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  • Thumbnail for Southeast Asian style pagoda memorial in the forest
    Southeast Asian style pagoda memorial in the forest

    I cannot recall what this shrine is for but it resembles others at Koyasan that embody the religious architectural conventions of Southeast Asia and so is likely dedicated to the many soldiers, Japanese and local, who lost their lives there during World War Two.

  • Thumbnail for Shrine along the path
    Shrine along the path

    This old shrine must have been dedicated to the ancestors of a family. It also has the torii entrance.

  • Thumbnail for Two old temples within the Garan complex
  • Thumbnail for Kongobuji courtyard
    Kongobuji courtyard

    At the end of a long flight of stairs, the two structures to the left flank the entrance to the Kongobuji complex. The main temple is to the right just out of the photo.

  • Thumbnail for Thorp Collection 001, Altar of Heaven at night
    Thorp Collection 001, Altar of Heaven at night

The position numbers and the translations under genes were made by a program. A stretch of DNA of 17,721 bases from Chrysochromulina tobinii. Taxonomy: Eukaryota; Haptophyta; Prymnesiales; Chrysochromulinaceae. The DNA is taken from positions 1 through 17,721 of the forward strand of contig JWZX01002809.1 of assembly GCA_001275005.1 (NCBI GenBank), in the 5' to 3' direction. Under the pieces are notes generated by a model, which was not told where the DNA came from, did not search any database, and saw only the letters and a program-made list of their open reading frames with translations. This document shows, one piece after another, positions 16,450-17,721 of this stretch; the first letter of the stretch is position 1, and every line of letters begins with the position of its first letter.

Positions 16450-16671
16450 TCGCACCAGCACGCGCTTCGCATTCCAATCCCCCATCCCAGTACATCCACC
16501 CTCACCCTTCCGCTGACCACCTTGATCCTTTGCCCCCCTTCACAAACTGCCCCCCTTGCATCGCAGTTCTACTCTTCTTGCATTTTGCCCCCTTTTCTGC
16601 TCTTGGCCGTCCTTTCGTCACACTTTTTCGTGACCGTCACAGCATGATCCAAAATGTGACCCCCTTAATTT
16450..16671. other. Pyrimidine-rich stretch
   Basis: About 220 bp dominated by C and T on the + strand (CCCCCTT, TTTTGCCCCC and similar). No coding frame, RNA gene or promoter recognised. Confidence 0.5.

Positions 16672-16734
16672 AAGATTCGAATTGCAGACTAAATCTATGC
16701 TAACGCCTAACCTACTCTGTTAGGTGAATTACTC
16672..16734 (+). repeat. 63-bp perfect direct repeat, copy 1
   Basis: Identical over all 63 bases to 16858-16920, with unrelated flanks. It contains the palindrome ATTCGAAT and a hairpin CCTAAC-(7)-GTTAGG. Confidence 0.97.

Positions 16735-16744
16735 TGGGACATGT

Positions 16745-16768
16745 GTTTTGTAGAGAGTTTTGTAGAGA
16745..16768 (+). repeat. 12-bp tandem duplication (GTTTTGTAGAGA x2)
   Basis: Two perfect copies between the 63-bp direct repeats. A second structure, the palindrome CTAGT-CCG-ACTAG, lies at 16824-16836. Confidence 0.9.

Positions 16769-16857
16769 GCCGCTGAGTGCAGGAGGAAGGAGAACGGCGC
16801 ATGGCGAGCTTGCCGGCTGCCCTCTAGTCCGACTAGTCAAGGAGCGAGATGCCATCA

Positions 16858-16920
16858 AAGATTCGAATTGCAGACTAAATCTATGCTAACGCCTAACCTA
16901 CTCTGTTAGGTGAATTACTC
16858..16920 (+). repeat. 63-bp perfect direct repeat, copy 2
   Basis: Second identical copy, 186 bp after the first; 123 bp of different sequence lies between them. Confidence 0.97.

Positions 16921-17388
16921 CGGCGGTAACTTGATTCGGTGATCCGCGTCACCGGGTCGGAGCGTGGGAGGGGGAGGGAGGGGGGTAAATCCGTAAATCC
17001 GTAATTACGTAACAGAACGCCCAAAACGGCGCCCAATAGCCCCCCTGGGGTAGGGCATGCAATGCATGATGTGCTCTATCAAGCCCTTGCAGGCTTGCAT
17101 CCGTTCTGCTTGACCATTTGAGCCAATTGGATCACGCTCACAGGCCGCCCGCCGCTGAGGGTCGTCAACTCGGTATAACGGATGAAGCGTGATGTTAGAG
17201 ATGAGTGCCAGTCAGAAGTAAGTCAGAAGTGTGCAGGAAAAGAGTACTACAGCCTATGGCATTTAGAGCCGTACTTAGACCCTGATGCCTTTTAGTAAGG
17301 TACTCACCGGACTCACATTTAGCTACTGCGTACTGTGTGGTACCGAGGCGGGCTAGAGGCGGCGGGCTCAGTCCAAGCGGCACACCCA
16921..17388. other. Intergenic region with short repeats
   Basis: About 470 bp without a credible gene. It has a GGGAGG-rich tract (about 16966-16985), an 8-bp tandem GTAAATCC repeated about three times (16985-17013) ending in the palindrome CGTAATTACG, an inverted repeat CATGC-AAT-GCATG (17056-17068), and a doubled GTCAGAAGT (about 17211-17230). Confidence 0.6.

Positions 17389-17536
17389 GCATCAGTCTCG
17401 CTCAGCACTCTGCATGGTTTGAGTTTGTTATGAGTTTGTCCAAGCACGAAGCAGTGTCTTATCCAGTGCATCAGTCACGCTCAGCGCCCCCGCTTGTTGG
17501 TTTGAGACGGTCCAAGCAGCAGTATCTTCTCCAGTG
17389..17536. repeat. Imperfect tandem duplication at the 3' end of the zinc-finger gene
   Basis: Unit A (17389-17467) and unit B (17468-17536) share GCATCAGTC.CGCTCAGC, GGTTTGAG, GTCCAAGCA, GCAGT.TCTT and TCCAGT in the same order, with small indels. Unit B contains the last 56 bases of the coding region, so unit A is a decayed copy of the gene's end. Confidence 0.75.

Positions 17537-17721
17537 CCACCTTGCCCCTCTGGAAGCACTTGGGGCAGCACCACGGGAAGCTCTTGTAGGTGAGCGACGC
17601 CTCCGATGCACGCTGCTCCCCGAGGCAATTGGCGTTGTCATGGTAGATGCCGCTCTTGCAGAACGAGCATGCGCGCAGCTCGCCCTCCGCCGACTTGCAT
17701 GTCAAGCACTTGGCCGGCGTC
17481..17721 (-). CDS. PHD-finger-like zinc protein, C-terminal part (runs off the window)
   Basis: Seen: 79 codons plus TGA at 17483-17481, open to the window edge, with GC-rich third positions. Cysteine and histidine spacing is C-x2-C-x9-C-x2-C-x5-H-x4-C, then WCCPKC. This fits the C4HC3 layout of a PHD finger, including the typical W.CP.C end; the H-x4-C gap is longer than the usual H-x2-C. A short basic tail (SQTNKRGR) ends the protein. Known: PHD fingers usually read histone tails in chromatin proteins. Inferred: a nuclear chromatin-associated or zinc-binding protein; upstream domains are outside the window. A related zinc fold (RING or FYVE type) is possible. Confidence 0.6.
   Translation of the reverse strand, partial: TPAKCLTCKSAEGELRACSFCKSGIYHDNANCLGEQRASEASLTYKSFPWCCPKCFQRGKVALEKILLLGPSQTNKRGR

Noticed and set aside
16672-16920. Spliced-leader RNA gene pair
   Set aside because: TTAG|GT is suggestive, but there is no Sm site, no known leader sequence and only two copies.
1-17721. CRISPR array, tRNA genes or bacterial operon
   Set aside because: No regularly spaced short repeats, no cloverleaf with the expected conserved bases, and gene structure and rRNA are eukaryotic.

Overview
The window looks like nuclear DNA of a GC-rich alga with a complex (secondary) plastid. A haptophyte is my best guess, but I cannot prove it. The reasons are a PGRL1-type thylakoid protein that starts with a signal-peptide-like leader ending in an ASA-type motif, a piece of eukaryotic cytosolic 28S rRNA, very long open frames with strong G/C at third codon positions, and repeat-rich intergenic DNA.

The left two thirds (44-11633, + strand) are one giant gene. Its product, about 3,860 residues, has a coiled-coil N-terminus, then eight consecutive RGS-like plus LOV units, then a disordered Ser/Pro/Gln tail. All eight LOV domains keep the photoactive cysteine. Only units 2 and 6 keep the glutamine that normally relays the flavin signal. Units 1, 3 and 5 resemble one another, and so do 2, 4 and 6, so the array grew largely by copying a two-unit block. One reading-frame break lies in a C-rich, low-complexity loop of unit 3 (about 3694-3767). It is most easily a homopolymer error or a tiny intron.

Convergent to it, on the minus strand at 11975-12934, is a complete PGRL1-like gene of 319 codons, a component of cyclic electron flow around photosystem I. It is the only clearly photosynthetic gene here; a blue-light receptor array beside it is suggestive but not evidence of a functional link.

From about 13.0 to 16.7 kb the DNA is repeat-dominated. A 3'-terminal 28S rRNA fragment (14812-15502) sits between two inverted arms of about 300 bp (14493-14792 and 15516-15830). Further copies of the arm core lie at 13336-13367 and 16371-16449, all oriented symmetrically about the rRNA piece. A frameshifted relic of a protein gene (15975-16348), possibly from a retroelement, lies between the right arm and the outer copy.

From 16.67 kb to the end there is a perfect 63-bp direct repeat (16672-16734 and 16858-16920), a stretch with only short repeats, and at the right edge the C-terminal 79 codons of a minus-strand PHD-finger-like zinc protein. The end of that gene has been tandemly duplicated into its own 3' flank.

Altar of Heaven at night. Beijing. (Hartungs) Notes regarding the images in the James Thorp Collection, presented in this database as images ecasia000072 through ecasia000278: -- We have very little specific information regarding individual images in this collection of images of China, beyond the titles of the images. Following is a general statement about the group of images, as a whole, and about their creator. -- James Thorp was a professor of geology and soil science at Earlham College from the 1940s until his retirement in the early 1960s, when he was replaced by Charles Martin. He was a legendary teacher, as well as a highly respected geologist and an international expert on soils and soil conservation practices. He also was a skilled photographer. -- When he retired from Earlham, he left a set of rich resources to the college, including a very large collection of photos of China from the 1930s and an important collection of Chinese art. -- The photo collection includes prints and a group of about 400 glass transparencies. The images in this current section of the IDEAS project have been drawn from the collection of glass slides. -- In 1933, when he was 37 years old, Thorp, then an employee of the U.S. Bureau of Chemistry and Soils, U.S. Department of Agriculture, went to China, on loan from the Department of Agriculture. He served in China for three years as chief soil technologist for the National Geological Survey of China. The survey of Chinese resources which he directed resulted in his book, Geography of the Soils of China, published by the National Geologic Survey of China, 1936. -- During the years of his work in China, he toured the country analyzing and mapping the soils, taking many hundreds of photographs as he did so. Many are photos of soils, rock patterns, agricultural practices, etc., which he used later in his teaching and in his book on the soils of China. Other images depict China, itself, its temples, landscapes, and people. It is primarily from the latter group that these IDEAS project images have been selected. -- Unless otherwise noted, as is the case with the first 16 images presented here, image numbers ecasia000072 - ecasia000088, the photos were taken by James Thorp. [We believe that those first 16 slides were commercial images, several taken by a photographer named Hartungs, and the rest by Adams, as indicated in the data with the images.] The descriptions of the images, the only documentation we have for these images, are taken directly from Thorp's markings on each glass original, although spellings have been edited to reflect current practice. -- The images were taken using a view camera, probably producing glass negatives, which were then converted to these positive images on glass slides for projection. -- The positive glass slides have been carefully transferred to 35mm film by Wes Miller, Director, Instructional Technology and Media, Lilly Library, Earlham College. The film slides were scanned for use in this project by Sandy Augustin, Earlham assistant for the IDEAS project and secretary, Institute for Education on Japan. Ms. Augustin also worked with Photoshop to enhance some of the images for use in this project (high resolution, unedited files were produced also, for archiving of the images). The collection of James Thorp's photos and written materials, such as correspondence from China, is being surveyed and cataloged by Dr. Charles Martin, professor emeritus, Department of Geology, Earlham College, working with Dr. Thomas Hamm, Earlham College archivist. The collection of Chinese art bequeathed to the college by James and Eleanor Ballard Thorp is now part of the Earlham College Permanent Art Collection, Lilly Library.